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Dow Corning sets new standard for 150 mm SiC wafer crystal quality

DOW CORNING, the supplier of silicon and wide-bandgap semiconductor technology, has announced that it now offers 150mm diameter SiC wafers under its Prime Grade portfolio.

Recently launched to set new standards for 100 mm SiC wafer quality, the portfolio also offers three tiers of manufacturing quality 150mm SiC substrates: Prime Standard, Prime Select and Prime Ultra. Each tier offers increasingly stringent tolerances on critical defect types that adversely impact device performance, such as micropipe density (MPD), threading screw dislocations (TSD) and basal plane dislocations (BPD).

“SiC wide-bandgap power semiconductors have rapidly evolved from a cutting-edge niche into an established technology sector that is increasingly focused on the

manufacturing economies afforded by SiC crystal quality, wafer size and other critical factors,” said Tang Yong Ang, vice president, Compound Semiconductor Solutions, Dow Corning.

“Dow Corning’s decision to expand its Prime Grade portfolio to include 150mm diameter SiC wafers aims to meet this very competitive demand.

As we rapidly scale production of these high-quality wafers, our customers will be able to more confidently pinpoint the SiC substrate that optimizes the performance and cost of their next- generation device design while leveraging the improved economies of scale offered by larger wafer diameters.”

While many SiC wafer manufacturers promise low micropipe densities for their 150mm substrates, Dow Corning is

among the first to specify low tolerances of other defect types, such as TSD and BPD. Such defects reduce device yields, and inhibit the cost efficient manufacture of large-area, next-generation power electronic devices with higher current ratings.

Bendy LEDs and solar cells are one step closer

FLEXIBLE ELECTRONICS and optoelectronics devices are usually made with organic materials. But inorganic compound semiconductors such as GaN would offer better optical, electrical and mechanical properties if it were possible to grow them on flexible substrates.

In a new open access journal APL Materials, a team of Seoul National University (SNU) researchers led by Gyu-Chul Yi describes their work growing GaN micro-rods on graphene to create transferrable LEDs and enable the fabrication of bendable and stretchable devices. The picture below shows the process.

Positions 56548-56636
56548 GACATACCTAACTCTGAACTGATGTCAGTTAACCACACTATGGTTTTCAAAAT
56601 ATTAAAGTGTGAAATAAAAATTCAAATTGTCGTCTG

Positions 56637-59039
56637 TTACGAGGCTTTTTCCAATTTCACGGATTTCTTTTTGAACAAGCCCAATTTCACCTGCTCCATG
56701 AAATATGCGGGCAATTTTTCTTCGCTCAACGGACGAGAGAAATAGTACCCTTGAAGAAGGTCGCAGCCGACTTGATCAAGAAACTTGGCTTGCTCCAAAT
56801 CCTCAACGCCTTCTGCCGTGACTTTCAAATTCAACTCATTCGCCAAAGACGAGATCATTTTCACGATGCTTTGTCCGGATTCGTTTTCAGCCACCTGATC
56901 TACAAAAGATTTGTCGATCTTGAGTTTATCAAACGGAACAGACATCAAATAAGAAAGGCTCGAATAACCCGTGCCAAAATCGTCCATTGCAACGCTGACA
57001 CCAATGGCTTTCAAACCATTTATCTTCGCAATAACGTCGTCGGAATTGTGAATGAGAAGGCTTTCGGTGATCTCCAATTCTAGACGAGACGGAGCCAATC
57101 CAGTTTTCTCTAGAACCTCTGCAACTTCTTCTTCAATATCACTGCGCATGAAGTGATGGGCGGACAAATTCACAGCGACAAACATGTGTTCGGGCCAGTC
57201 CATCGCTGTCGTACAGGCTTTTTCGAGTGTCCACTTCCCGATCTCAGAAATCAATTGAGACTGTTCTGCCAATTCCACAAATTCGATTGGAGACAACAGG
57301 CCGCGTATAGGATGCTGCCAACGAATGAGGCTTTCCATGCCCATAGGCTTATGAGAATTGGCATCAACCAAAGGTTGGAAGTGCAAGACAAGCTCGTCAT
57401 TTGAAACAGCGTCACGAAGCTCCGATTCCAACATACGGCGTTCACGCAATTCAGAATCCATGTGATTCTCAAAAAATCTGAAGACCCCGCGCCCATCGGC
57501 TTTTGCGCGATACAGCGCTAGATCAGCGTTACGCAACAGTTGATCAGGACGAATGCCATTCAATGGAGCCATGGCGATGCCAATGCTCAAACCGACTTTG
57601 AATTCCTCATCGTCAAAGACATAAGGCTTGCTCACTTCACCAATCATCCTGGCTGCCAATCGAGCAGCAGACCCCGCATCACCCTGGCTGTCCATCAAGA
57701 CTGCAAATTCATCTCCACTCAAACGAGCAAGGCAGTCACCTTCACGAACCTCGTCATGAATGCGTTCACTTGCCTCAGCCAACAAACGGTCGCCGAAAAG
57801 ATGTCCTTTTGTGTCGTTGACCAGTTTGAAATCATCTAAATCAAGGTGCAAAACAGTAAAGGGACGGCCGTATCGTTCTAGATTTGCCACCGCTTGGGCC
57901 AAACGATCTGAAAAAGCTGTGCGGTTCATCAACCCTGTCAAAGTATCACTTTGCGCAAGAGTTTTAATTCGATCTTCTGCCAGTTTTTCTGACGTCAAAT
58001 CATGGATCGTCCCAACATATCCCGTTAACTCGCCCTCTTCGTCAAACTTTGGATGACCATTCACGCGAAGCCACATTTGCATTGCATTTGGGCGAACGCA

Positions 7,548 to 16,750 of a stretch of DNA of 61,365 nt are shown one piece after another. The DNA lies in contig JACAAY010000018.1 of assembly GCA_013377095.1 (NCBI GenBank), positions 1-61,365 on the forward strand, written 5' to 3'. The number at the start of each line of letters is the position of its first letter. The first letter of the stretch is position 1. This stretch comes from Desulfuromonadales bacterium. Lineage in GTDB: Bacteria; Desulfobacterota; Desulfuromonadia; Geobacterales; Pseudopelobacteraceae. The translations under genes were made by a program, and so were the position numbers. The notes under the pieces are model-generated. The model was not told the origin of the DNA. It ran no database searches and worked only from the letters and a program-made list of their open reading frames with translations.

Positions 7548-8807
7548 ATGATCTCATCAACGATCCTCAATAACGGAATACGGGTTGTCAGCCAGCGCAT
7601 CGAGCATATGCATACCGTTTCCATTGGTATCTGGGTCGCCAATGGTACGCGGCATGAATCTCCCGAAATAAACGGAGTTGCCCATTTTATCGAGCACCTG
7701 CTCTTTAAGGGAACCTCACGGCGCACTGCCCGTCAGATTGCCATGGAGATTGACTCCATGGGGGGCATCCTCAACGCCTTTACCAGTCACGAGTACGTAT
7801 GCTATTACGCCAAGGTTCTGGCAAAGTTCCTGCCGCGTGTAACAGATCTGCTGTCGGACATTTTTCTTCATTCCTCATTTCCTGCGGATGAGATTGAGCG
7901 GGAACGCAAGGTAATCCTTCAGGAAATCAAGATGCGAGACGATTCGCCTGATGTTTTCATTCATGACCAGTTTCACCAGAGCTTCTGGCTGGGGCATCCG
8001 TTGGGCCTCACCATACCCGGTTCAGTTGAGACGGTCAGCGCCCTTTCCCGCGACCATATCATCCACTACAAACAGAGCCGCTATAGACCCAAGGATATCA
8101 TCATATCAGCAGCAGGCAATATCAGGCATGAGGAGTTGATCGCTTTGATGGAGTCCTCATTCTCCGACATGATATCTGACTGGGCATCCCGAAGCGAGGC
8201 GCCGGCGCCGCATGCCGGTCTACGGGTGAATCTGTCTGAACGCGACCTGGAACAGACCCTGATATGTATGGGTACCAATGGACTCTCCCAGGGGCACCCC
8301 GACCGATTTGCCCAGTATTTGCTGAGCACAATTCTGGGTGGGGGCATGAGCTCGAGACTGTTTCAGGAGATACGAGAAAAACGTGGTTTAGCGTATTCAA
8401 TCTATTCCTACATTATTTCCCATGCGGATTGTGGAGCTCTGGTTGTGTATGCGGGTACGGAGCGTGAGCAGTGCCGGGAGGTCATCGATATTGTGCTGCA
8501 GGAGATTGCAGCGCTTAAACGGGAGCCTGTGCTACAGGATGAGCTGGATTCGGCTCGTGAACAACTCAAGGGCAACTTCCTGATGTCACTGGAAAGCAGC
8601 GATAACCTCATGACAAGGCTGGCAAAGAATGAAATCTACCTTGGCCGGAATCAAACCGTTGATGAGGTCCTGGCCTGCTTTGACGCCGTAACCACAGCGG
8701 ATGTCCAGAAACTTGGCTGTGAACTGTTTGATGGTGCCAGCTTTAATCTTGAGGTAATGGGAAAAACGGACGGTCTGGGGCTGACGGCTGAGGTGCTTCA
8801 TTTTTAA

“GaN microstructures and

nanostructures are garnering attention within the research community as light-emitting devices because of their variable-colour light emission and high- density integration properties,” explained Yi.

“When combined with graphene substrates, these microstructures also show excellent tolerance for mechanical

heterostructures and quantum structures, and vertically aligned growth onto underlying substrates,” Yi says.

deformation.” Ultrathin graphene films consist of weakly bonded layers of hexagonally arranged carbon atoms held together by strong covalent bonds. This means graphene can provide the desired flexibility with mechanical strength. Also it’s also chemically and physically stable at temperatures in excess of 1,000 O


To create the actual GaN microstructure LEDs on the graphene substrates, the team uses a catalyst-free MOCVD process they developed back in 2002. “Among the technique’s key criteria, it’s necessary to maintain high crystallinity, control over doping, formation of

10 October 2014 Copyright Compound Semiconductor

When the team put the bendability and reliability of GaN micro-rod LEDs fabricated on graphene to the test, they found that “the resulting flexible LEDs showed intense electroluminescence and were reliable - there was no significant degradation in optical performance after 1,000 bending cycles,” noted Kunook Chung, the article’s lead author and a graduate student in SNU’s Physics Department.

“By taking advantage of larger-sized graphene films, hybrid heterostructures can be used to fabricate various electronics and optoelectronics devices such as flexible and wearable LED displays for commercial use,” said Yi.

The article, ‘Growth and characterizations of GaN micro-rods on graphene films for flexible light-emitting diodes’ by Kunook Chung et al appeared today in the journal APL Materials.

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